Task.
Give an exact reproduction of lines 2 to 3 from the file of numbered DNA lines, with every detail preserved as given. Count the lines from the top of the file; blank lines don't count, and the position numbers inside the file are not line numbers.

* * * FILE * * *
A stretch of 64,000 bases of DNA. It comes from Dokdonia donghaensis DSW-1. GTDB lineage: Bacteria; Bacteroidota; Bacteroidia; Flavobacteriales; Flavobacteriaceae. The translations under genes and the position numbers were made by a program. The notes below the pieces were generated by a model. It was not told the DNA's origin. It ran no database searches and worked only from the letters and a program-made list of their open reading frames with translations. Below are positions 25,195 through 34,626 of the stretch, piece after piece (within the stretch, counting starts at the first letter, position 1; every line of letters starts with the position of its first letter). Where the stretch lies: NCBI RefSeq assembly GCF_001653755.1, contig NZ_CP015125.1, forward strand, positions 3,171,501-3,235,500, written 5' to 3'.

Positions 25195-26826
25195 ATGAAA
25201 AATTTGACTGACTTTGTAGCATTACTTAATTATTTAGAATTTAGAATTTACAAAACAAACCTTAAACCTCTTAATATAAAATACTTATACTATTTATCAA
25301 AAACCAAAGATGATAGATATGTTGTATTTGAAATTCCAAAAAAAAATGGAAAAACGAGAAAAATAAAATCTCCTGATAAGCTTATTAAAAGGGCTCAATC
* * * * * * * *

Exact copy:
Positions 25195-26826
25195 ATGAAA